Friday, February 09, 2007

"Live From New York...."

Years ago, my two brothers and I were watching television one night my freshman year of high school. That gives you an indication of how raucous my life was back then. We turned to channel 5, the station NBC uses in Chicago, expecting to watch a newsmagazine show we liked called "Weekend." We were surprised to find that our regular show was not on; instead, Richard Pryor,whom we liked, was hosting some sort of comedy show with a bunch of people we'd never seen. There was a bit in which Chevy Chase and Richard Pryor played a psychiatrist and patient doing a "word association" activity while trading racial slurs. A guy named John Belushi did a bit called "Samurai Hotel." It was irreverent and hilarious, and we were hooked immediately.

It turned out that we had missed the first six episodes of Saturday Night Live, a very, very funny show.

A few weeks later, we talked my father into staying up with us and watching it. It happened to be the episode with the "Bass-o-Matic." My father was hooked too.

Saturday Night Live these days is painfully unfunny, and it really should be euthanized. I've been waiting forever for the first few seasons to come out on DVD. The wait is over, at least for the first, and maybe best, season. It was released, with surprisingly little fanfare, a couple of weeks ago.

The first season had, for my money, many, many of the pieces that would make the show legendary. One I remember very well was from the episode the British comedy duo Peter Cook and Dudley Moore hosted. It was called "Lifer Follies," and it involved Peter Cook as a director casting the play "Gigi" in a prison. There were killer bees, land sharks, Mr. Bill and inspired guest hosts like Dick Cavett and Desi Arnaz.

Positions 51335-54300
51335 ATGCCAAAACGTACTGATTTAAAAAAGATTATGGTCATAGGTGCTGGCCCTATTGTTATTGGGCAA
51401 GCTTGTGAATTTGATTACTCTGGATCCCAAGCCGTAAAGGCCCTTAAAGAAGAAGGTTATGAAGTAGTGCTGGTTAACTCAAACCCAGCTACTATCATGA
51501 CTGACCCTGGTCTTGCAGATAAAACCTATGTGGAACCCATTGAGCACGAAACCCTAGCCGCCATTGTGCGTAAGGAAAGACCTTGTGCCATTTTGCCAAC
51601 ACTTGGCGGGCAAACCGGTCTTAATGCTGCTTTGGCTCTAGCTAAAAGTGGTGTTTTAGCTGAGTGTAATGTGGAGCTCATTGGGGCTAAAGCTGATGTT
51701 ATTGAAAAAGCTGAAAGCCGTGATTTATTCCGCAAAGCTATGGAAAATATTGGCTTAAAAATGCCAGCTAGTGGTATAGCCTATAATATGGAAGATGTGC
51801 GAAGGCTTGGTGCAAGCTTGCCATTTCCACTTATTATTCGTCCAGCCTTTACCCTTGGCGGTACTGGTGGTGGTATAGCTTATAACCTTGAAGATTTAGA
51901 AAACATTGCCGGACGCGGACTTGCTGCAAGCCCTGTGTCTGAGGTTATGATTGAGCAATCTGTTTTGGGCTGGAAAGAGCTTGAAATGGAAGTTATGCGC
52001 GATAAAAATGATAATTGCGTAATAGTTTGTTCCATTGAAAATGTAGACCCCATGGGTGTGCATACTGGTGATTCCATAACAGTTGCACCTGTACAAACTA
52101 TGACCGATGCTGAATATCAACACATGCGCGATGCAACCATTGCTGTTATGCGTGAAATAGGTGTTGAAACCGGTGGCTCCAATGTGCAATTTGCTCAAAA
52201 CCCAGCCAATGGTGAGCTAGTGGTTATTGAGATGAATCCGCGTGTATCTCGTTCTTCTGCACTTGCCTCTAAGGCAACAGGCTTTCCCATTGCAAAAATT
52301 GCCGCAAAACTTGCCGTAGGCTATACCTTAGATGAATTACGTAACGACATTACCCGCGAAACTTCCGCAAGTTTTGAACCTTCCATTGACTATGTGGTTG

Here's an episode guide from that fabulous first season.

13 comments:

Bubs said...

The Rob Reiner/Joe Cocker was the firt episode I remember. Those were great.

I remember in season 2 or 3, when Elvis Costello first appeared, my mom (who started watching the show with me and my brothers) thought it was an Andy Kaufman spoof.

Johnny Yen said...

I thought my brothers and I were going to hurt ourselves laughing a couple of seasons later when Belushi actually went behind Cocker while he was performing and did his Cocker impression.

I was watching the Elvis Costello one-- I was just alluding to it on Dale's blog. They had quite the kickass musical line-up for a few years. Remember the big uproar when Mick Jagger licked Ron Wood while they played one of the songs from "Some Girls?"

I remember another bit, where Garrett Morris was portraying Jesse Jackson, in a kerfuffle over the lyrics of "Some Girls" (which I guess actually happened). He states that Mick Jagger sings "black girls just wanna (sic)have sex all night" (the actual lyrics were "get f*cked all night), and then demands to know where those girls are, because he can't find them! My god, were they funny at one time.

vikkitikkitavi said...

Actually, the show is still funny sometimes. Most of the time, though, it's the commercial parodies, or the digital shorts, or TV Funhouse that's funny, as opposed to the live sketches.

But I still watch it every week. I love me some Amy Poehler.

Erik Donald France said...

I remember! My sister Linda got me hooked with her social gang, "The Neighborhood." Hysterical and yeah, a lot of great music, too! (small world: Gilda Radner attended one of the day schools I work at).

Barbara Bruederlin said...

I haven't watched SNL in many years. You're right; it's time to let it die. But damn it used to be funny.

Alasdair said...

one of my all-time favorites:

President Reagan delivered his budget this week, and after much consideration, I've come to the conclusion that homeboy don't know what he's doin'